I also like of the standard tutors 3 in particular. Dwarven Agitator, because he limits deck building, even if he is nonetheless quite strong. Stennis, because he is more than just a tutor. And Dijkstra because he isn't a normal tutor either.

                              At the other hand, Vicovaro Alchemist is just a really boring card, because it does hardly anything more than adding 2 points on cards, while offering deck thinning and a choice. If he was made like a golem, he would be a lot worse, as he could brick the hand (which is currently nearly impossible with 6 bronze alchemies included for NG Alchemy) and wouldn't offer a choice anymore.
                              It is the same for all those cards. If their tutored things are viable on their own, they are even stronger, else they aren't.
                              Just looking at Elven Mercenary and Reconnaissance, which is a much better version of the Reaver Hunters. It is a double deck thinning without a copy of the unit being already on the board and furthermore, it offers even a choice.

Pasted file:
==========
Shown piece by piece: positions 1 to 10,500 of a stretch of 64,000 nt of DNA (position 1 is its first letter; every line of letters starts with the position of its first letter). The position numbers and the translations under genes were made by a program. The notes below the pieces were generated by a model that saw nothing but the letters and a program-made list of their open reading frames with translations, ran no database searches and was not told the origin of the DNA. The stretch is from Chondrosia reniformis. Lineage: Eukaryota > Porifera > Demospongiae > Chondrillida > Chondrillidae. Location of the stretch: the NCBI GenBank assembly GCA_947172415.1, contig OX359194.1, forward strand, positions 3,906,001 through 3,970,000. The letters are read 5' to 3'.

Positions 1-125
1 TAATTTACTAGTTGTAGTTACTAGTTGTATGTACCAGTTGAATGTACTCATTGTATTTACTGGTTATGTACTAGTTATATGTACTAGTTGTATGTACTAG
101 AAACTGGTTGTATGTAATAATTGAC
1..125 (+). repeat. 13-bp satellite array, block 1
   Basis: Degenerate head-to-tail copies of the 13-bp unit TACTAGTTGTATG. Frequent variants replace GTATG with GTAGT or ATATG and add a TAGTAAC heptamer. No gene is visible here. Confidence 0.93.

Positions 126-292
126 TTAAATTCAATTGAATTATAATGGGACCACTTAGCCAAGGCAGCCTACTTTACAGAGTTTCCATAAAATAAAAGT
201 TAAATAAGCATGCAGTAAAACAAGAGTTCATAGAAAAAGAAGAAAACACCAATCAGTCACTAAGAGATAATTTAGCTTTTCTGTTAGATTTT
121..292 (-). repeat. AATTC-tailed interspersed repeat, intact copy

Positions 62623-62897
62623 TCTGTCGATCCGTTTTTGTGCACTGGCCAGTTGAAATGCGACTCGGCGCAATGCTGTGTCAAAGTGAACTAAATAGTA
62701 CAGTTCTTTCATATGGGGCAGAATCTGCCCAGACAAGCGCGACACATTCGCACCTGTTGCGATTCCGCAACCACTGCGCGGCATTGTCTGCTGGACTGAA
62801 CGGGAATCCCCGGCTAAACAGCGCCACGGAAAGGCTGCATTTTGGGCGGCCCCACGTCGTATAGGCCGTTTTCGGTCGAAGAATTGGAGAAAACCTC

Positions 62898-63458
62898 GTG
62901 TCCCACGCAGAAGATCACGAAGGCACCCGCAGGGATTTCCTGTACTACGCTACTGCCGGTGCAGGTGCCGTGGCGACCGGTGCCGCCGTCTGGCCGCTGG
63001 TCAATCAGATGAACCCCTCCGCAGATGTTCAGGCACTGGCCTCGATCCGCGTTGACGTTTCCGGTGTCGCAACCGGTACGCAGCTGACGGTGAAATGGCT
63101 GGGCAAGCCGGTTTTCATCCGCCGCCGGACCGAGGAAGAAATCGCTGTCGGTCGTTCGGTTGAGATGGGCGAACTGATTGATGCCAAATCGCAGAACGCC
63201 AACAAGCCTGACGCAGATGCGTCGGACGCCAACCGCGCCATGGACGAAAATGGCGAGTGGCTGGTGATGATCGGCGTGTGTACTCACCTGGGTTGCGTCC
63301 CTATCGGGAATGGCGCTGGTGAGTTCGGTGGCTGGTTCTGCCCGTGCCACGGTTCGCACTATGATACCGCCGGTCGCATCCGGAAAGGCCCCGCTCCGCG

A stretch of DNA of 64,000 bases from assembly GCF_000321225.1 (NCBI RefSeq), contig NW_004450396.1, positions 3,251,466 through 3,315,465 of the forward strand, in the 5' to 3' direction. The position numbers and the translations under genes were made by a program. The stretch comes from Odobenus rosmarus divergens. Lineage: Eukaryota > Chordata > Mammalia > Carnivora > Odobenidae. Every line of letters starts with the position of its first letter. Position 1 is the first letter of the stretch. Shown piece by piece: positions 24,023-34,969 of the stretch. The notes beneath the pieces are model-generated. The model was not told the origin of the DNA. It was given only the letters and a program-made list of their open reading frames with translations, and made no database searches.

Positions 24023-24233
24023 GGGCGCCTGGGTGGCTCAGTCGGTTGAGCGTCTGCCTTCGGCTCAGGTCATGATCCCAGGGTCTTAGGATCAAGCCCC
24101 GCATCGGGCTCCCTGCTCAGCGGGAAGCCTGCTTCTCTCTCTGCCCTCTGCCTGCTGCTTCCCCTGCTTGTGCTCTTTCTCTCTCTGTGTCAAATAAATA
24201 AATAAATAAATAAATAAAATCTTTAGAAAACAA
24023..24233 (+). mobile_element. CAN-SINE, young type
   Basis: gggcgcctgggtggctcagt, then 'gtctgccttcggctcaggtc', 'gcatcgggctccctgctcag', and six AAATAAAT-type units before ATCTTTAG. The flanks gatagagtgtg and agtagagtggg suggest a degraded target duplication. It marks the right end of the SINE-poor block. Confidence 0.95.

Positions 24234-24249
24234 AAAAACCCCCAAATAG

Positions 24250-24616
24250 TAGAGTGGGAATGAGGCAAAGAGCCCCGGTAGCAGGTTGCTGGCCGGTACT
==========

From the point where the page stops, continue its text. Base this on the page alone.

In the past, cards that offered unconditional choices all were worse than cards that didn't offer those, for example the weather mages. But most of the new tutors are completly the opposite. They even add points for offering a choice.


                              What can be done to solve this? Bronze tutors shouldn't offer unconditional choices anymore. It is ok for silvers and golds to offer consistency, but bronze cards should always have a condition for that, similar to Reaver Hunters.
                              Vicovaro Alchemist: Play a copy of a bronze alchemy in your graveyard from your deck. (They would be Slyzards or Sages for Alchemy, because they first have to research and alchemy once before they can recreate it)
                              And I would just convert most other bronze tutors to Sîle.